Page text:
Originally Posted by L'Incandescent
I agree completely with this. When I teach my students to write, I always tell them to jump right into the content. Of course I'm teaching them to write philosophy papers, which are different from other forms. But still, those set-ups are tedious and annoying.
There's a lawyer/law teacher/writer named Jim McElheny who for years wrote a famous (in a big fish, small pond kind of way) column on the rules governing courtroom evidence, which is a relatively hidebound and persnickety area of law. He employed a variant of this technique, although he'd sustain the fictional construct through the entire piece. It worked well, both because of his skill as a writer and (I believe) because the subject matter and didactic intent of the articles lent themselves to it well.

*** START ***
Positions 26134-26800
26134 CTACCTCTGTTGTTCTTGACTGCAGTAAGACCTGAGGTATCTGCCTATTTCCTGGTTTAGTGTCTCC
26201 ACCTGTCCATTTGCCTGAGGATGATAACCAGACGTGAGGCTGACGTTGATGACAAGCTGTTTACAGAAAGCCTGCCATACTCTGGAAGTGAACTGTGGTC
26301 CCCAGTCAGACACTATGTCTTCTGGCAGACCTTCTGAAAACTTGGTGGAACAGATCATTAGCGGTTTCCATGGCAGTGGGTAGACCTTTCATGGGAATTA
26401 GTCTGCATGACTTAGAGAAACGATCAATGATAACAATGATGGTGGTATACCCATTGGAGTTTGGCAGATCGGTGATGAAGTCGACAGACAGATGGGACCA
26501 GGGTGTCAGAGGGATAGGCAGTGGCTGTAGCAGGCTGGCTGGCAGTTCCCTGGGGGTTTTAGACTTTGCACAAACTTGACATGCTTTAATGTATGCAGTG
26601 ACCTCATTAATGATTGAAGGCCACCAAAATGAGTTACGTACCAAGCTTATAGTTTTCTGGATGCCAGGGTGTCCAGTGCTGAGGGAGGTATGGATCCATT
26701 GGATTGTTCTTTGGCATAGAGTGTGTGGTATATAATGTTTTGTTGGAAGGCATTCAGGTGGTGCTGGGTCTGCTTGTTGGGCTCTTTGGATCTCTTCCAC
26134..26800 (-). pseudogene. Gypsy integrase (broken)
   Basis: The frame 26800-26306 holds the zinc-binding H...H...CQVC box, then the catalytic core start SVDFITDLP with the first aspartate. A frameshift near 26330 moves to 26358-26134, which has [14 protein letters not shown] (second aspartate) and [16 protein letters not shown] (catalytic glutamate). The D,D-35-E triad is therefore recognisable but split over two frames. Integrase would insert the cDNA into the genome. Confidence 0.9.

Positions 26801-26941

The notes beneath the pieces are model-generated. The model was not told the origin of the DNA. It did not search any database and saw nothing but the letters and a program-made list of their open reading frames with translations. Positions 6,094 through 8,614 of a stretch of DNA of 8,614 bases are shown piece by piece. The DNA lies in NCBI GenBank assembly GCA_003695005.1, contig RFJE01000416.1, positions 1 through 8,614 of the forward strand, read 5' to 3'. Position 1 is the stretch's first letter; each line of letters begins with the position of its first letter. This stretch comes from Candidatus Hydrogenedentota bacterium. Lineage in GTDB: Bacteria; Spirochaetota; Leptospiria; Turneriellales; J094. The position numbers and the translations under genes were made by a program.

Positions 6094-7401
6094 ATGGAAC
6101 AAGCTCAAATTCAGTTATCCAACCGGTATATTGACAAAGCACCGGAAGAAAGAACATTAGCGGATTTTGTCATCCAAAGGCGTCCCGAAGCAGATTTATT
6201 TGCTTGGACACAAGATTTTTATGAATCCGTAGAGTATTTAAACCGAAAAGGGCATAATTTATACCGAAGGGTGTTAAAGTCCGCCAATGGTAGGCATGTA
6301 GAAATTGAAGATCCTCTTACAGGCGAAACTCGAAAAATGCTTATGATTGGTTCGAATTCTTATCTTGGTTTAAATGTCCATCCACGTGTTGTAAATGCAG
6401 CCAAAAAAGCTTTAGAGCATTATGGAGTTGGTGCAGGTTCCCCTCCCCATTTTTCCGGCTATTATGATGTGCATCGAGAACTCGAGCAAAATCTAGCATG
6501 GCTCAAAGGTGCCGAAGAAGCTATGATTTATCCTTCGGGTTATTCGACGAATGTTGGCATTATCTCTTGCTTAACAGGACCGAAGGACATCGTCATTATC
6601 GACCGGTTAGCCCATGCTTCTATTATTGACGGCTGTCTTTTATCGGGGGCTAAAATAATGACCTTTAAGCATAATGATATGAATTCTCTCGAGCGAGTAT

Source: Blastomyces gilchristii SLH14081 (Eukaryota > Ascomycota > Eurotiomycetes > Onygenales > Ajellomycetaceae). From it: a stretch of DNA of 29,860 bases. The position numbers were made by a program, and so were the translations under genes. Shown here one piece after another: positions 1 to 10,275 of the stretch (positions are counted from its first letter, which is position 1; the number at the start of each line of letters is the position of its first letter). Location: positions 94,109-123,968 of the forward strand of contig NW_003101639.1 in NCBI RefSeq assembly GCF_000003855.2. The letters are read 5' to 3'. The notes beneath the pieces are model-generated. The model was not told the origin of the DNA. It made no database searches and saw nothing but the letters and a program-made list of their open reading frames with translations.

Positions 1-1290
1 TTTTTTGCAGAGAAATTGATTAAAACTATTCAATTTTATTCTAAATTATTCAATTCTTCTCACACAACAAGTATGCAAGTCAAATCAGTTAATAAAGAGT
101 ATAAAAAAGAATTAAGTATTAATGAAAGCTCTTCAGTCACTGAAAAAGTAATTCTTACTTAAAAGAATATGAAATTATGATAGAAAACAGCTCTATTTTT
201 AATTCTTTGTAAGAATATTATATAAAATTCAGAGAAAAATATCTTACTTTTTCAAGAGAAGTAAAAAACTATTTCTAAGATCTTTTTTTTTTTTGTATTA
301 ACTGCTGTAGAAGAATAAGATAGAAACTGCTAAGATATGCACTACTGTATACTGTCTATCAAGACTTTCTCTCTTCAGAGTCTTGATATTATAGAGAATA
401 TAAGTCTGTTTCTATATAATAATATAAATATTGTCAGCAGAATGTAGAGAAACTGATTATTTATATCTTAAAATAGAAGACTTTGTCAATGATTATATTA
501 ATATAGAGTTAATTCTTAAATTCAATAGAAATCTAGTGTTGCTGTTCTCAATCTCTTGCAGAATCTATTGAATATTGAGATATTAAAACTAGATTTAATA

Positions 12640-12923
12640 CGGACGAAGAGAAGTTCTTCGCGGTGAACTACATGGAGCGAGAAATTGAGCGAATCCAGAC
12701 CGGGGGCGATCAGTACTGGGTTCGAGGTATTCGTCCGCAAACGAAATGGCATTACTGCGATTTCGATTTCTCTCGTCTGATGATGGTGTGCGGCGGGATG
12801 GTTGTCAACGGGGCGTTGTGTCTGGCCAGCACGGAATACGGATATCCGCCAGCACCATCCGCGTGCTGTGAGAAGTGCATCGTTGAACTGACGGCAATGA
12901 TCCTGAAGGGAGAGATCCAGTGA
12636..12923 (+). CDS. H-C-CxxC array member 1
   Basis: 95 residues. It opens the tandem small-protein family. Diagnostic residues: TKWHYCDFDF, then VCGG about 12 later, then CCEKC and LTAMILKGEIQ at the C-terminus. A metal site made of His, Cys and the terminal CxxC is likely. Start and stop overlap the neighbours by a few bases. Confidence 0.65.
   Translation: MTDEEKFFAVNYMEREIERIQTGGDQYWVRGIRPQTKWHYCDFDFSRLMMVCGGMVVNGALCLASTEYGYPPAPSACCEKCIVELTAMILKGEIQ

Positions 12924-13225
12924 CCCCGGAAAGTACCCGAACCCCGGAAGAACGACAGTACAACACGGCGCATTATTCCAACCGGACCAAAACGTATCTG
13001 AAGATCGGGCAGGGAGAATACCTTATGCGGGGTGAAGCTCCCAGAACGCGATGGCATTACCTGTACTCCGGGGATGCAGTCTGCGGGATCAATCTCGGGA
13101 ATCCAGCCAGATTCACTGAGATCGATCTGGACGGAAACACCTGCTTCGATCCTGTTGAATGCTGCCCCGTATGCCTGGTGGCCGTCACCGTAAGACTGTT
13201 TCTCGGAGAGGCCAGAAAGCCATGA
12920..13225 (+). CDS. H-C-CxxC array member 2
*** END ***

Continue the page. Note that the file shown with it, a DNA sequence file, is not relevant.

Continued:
Unfortunately, though, generations of lawyers and law students who read McElheny's columns thought to themselves, "Wow, that's great. I should start writing like that, too!"
It's a bit like watching Olympic ski jumpers and deciding, "Cool, I'm going to go do that this weekend!" (Yes, I recently watched the Eddie the Eagle movie.) Except in this case the pain associated with lack of skill and poor technique is externalized to the readership.